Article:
The PRAXIS II Speech Language Pathology Exam (5331) is designed for individuals with a master’s degree, who would like to become speech pathologists. This is the national examination for speech and language pathology and, is one of numerous requirements for the Certificate of Clinical Competence, that is issued by the American Speech Language Hearing Association. You will be given two and a half hours to complete this 132 multiple-choice question exam. The test can be broken down into three sections:
Foundations and Professional Practice – 44 questions
Screening, Assessment, Evaluation, and Diagnosis – 44 questions
Planning, Implementation, and Evaluation of Treatment – 44 questions
Foundations and Professional Practice:
This section of the exam will test your knowledge of topics like epidemiology and characteristics of common communication and swallowing disorders, typical development and performance across a lifespan, wellness and prevention, documentation, and ethics.
Screening, Assessment, Evaluation, and Diagnosis:
This section of the exam will cover topics like communication disorders, feeding and swallowing disorders, developing case histories, speech sound production, fluency, and receptive and expressive language.
Planning, Implementation, and Evaluation of Treatment:
This section of the exam will cover topics like evaluating factors that can affect treatment, initiating and prioritizing treatment and developing goals, determining appropriate treatment details, generating a prognosis, and general treatment principles and procedures.
PRAXIS II Speech Language Pathology Practice Questions
1. In what year was the Health Insurance Portability and Accountability Act enacted?
2. What information is included in the Privacy Rule of HIPAA?
A. Health status
B. Type of health care provided
C. Data concerning payment
D. Medical history
E. All of the above
3. What happens to speech development if a child has a hearing problem?
A. Speech delay
B. Communication problems
C. Difficulty learning to function independently
D. Problems learning to read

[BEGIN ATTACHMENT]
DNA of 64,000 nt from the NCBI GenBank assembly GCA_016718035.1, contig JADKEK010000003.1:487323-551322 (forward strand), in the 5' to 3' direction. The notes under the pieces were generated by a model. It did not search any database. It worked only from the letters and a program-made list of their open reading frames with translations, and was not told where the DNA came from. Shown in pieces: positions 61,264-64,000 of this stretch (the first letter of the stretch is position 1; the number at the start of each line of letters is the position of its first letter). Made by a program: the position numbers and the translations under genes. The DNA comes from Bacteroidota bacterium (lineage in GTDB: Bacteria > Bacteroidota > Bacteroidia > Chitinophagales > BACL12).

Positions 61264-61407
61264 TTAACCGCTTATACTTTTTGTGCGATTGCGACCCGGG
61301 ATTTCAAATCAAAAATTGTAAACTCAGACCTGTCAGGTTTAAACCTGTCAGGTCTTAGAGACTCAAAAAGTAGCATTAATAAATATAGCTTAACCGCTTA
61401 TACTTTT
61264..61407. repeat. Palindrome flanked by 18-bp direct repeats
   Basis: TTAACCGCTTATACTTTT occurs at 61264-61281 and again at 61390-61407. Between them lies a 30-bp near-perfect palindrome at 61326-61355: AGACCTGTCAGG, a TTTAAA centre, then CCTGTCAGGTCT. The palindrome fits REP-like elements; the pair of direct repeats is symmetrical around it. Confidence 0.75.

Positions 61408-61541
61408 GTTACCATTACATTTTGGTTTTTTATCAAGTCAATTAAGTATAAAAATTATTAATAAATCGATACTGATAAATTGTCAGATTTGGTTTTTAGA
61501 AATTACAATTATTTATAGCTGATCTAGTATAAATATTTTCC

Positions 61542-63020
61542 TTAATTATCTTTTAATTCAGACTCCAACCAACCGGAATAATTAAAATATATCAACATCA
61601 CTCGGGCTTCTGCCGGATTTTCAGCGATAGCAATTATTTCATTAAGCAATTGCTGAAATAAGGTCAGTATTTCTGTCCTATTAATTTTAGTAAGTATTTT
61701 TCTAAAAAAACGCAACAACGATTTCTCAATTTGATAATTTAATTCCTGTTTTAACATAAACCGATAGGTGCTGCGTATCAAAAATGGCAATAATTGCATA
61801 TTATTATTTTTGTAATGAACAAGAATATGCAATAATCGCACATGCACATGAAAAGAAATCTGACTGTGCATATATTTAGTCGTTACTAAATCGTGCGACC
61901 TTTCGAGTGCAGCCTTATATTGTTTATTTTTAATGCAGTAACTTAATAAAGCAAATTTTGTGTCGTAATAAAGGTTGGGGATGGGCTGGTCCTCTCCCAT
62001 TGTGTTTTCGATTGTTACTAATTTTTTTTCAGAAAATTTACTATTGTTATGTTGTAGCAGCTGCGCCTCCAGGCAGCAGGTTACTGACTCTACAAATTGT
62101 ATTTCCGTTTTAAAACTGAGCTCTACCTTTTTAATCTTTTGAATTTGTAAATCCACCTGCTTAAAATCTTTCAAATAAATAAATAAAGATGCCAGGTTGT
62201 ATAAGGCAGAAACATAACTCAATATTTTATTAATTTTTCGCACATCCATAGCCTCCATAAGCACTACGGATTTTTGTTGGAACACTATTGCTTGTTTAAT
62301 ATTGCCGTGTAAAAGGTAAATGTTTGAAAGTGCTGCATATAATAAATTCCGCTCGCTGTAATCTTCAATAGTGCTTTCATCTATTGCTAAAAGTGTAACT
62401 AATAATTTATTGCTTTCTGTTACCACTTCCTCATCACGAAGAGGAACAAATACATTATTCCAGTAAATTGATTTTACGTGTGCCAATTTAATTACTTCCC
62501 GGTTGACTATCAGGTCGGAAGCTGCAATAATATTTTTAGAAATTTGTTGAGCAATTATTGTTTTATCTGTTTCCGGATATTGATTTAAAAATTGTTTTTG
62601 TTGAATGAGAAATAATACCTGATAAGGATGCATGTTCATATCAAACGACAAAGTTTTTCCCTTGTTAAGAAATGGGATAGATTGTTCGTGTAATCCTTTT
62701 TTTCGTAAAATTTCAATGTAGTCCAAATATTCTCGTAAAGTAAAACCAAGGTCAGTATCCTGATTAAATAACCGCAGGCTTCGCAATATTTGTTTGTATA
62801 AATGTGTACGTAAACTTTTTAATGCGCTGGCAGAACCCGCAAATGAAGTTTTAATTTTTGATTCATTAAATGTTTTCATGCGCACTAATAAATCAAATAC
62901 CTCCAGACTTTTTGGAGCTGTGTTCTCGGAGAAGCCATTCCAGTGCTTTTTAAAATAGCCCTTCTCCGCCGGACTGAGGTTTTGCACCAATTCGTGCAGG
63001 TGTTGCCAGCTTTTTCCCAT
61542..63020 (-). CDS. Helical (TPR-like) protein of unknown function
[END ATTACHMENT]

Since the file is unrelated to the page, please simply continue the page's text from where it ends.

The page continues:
E. All of the above
4. A sensorineural hearing impairment occurs in the:
A. outer ear
B. middle ear
C. inner ear
D. outer and middle ear
E. middle and inner ear
5. What percentage of people with hearing issues live in lower or middle income countries?
Answer Key For Speech Language Pathology
1. Answer: A
The United States Congress enacted the Health Insurance Portability and Accountability Act, commonly referred to as HIPAA, in 1996. This law amended the Employee Retirement Income and Security Act and the Public Health Service Act. HIPAA’s purpose is to protect the American consumer from fraud and abuse in the health care system.
Title I is concerned with health insurance companies and their policies and practices. Its main focus is preventing companies from denying coverage for arbitrary reasons and/or a pre-existing condition. It states that as long as proof of “credible coverage” from a prior policy is provided, coverage cannot be denied because of the particular medical condition. Title II addresses the standards used by health care providers to collect, store, and disseminate medical information about a patient. There are five rules covering administrative simplification: The Privacy Rule, the Transactions and Code Sets Rule, the Security Rule, the Unique Identifiers Rule, and the Enforcement Rule.
2. Answer: E
The Privacy Rule provision of HIPAA (Health Insurance Portability and Accountability Act) explains the rules all health care providers must follow in regard to the collection, storage, and dissemination of protected health information (PHI). PHI includes knowledge about health status, what type of health care is being provided, and information about payment for services that would identify a particular patient. In effect, it protects the patient’s medical history and payment history.